Homes, 3D Printed
The concept of 3D printing a livable structure has been around for a few years now and with more than one organization pursuing the idea, we may soon see the first 3D printed home.
There are three leaders striving to build the first home using 3D printing technology; each using different designs and different materials to accomplish the same goal.
Universe Architecture has designed a building shaped like a mobius strip. This is a triangular shaped building where at each corner there is an underpass creating a geometric shape with no beginning or end—envision the cursive-like Adobe logo in 3D. The company is using concrete as the material to 3D print framed sections. These sections will then be filled with concrete and fiberglass.
Universe Architecture plans to extrude the concrete in layers in a process called additive manufacturing. The layers slowly build up to complete the object.
Softkill Design is taking a different approach to 3D printing a house. Their design is inspired by the porous structure of bones and is named Protohouse. Softkill Design has chosen to use laser sintered bio-plastic to build Protohouse, which resembles a nest and looks more organic than the typical home. The process of laser sintering starts with a bed of powdered material, in this case plastic. A laser precisely melts and fuses the material before another layer is added. The process is repeated--building the object in thin layers.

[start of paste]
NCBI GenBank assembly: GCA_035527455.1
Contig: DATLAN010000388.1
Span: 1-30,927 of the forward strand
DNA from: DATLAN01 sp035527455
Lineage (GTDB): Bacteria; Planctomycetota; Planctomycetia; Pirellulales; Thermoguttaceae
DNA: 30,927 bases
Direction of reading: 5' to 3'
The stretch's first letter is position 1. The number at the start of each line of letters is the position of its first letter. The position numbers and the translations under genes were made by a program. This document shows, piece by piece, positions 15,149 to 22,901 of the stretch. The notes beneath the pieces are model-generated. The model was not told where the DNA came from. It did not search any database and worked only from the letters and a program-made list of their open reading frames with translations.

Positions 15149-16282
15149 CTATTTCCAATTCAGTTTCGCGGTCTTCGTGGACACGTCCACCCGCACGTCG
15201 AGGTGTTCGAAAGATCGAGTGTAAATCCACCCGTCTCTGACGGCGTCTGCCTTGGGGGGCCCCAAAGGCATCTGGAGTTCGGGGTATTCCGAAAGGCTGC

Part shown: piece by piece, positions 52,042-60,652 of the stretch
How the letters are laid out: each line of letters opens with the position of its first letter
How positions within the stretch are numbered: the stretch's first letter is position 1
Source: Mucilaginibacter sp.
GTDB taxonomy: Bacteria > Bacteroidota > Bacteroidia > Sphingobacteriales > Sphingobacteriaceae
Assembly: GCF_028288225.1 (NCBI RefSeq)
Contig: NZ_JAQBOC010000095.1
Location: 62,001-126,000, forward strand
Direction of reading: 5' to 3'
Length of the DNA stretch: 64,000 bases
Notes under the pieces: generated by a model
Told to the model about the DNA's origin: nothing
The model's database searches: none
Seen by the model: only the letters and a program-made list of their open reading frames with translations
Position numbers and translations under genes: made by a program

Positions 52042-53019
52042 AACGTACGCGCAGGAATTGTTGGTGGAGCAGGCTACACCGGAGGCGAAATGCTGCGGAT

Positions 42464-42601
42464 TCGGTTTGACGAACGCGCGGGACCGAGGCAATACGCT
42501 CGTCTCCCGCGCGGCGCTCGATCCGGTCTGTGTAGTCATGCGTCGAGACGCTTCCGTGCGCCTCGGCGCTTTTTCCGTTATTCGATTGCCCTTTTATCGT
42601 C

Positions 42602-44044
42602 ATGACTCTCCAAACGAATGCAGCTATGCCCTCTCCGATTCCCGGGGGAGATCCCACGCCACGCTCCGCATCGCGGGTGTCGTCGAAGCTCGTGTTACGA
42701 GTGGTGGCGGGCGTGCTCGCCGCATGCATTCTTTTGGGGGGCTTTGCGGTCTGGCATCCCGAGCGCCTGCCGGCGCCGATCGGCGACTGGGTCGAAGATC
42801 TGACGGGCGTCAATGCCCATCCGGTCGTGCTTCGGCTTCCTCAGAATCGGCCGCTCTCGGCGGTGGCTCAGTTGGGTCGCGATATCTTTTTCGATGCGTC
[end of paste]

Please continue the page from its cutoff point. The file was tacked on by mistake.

Lastly, the Dutch design firm, DUS Public Architecture, hopes to build a home from recycled bottles. The firm will use fused deposition 3D printing. This is the same technology used by MakerBot, Cube, and other consumer 3D printers. The plastic is melted to a liquid and then laid down layer by layer to form the object. DUS Public Architecture plans to develop a fused deposition 3D printer large enough to print a room. The large 3D printer is known as the KamerMaker.
These three innovative companies are taking very different approaches to 3D printing a home. It’s hard to say who will reach the goal first but with the rapid progression of 3D printing technology we’re not far off from the first 3D-printed livable structure.
Another organization pursuing new construction technologies is the University of Southern California. While they don’t have plans to build an entire house yet, this group of innovators is developing layered fabrication technology, known as Contour Crafting, and robotic construction systems. USC has successfully built walls by extruding cement from a large nozzle.
This research could potentially change the way we build homes on earth and on other planets.